With Apple, about the only time you need to use it is when you're logging into the Apple ID website itself, or when setting up new devices. Otherwise, on a daily basis, you don't interact with it, unless you're using the web interface for iCloud.com.
     
  10. brutusfly thread starter macrumors member

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    #10
    Authentication

    While I'm venting about the lack of logic in Apple allowing a D.O.S. that could be exploited by a glitch, a hacker, any primate or non-primate that can access any Apple service...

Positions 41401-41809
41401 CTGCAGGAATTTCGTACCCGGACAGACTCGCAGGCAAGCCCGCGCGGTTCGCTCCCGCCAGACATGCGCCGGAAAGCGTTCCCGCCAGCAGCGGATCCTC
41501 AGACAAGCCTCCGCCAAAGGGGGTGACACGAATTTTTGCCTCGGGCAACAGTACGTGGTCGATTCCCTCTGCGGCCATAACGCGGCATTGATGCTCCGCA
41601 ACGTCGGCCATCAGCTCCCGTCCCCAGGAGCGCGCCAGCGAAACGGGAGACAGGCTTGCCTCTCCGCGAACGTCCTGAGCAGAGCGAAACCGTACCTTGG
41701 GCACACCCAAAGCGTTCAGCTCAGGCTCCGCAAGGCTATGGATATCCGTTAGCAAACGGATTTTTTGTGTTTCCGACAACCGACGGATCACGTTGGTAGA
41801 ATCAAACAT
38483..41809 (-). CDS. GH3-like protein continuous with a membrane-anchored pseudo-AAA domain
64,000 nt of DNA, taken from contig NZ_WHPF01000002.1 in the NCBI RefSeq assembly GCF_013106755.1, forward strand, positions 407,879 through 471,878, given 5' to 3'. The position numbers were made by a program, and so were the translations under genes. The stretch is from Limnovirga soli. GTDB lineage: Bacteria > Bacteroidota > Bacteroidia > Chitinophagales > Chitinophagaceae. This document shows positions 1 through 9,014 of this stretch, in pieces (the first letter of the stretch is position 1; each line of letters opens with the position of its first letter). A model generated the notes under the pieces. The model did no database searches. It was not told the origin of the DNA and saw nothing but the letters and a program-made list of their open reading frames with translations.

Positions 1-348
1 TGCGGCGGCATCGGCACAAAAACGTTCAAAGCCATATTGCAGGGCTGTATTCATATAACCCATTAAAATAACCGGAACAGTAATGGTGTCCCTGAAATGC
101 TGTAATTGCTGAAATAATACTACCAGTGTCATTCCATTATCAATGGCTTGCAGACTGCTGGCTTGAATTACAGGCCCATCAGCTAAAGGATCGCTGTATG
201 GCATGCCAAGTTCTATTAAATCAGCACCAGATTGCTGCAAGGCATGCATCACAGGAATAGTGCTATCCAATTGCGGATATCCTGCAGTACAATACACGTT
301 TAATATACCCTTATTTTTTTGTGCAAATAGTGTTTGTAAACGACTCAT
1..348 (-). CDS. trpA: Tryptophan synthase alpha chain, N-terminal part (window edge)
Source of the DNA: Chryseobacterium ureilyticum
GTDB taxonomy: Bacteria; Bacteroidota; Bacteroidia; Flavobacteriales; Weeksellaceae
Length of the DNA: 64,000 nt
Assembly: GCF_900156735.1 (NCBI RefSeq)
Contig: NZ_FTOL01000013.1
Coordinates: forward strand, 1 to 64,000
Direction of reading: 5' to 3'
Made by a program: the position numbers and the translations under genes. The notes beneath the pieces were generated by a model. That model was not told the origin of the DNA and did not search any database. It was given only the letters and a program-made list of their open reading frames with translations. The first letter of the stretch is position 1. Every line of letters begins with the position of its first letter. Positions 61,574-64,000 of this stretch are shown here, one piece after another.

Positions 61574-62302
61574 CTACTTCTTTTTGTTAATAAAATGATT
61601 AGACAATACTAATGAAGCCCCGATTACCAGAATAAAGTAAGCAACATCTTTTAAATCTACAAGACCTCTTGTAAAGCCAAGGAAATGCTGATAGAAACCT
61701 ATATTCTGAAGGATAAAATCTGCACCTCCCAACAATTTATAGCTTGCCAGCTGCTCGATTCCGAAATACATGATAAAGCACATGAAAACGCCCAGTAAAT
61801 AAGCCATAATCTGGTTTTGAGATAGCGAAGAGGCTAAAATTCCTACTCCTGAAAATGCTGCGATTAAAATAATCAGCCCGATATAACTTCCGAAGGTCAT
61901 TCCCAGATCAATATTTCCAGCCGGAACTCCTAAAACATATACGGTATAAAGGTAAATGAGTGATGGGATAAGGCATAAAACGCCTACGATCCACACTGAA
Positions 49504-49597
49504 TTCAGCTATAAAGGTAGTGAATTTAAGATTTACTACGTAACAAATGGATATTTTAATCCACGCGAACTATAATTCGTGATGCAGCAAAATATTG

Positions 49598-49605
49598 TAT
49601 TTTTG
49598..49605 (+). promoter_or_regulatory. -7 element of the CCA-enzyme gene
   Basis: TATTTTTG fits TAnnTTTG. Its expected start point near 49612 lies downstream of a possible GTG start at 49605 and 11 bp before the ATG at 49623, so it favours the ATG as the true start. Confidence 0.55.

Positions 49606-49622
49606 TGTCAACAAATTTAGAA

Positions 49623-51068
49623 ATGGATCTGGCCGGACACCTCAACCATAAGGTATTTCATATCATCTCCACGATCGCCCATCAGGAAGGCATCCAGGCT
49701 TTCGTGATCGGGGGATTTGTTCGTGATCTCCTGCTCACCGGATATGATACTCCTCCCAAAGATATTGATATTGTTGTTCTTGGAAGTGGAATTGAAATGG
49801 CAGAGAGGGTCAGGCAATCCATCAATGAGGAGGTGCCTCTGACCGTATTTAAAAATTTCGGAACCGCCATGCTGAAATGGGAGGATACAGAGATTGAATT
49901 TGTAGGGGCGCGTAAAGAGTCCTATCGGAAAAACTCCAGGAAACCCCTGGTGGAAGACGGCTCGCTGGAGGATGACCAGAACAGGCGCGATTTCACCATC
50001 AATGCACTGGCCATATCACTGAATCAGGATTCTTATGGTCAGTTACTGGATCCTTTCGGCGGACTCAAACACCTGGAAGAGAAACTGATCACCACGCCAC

How much sense does it make for Apple to send a reset email for your AppleID to an email account managed by your AppleID that you can't get mail from?
    Shouldn't Apple automatically fall back to a non iCloud/.Mac/.Me address when it's blatantly obvious your email password has been locked by Apple?
     
  11. Rigby macrumors 601

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    #11
    It's up to you to set this up. There is an option at appleid.apple.com to configure a separate rescue email address if you don't have 2-factor authentication turned on. If you enable the latter, it's not needed since you have to reset the account yourself using the recovery key.
     
  12. brutusfly thread starter macrumors member

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    #12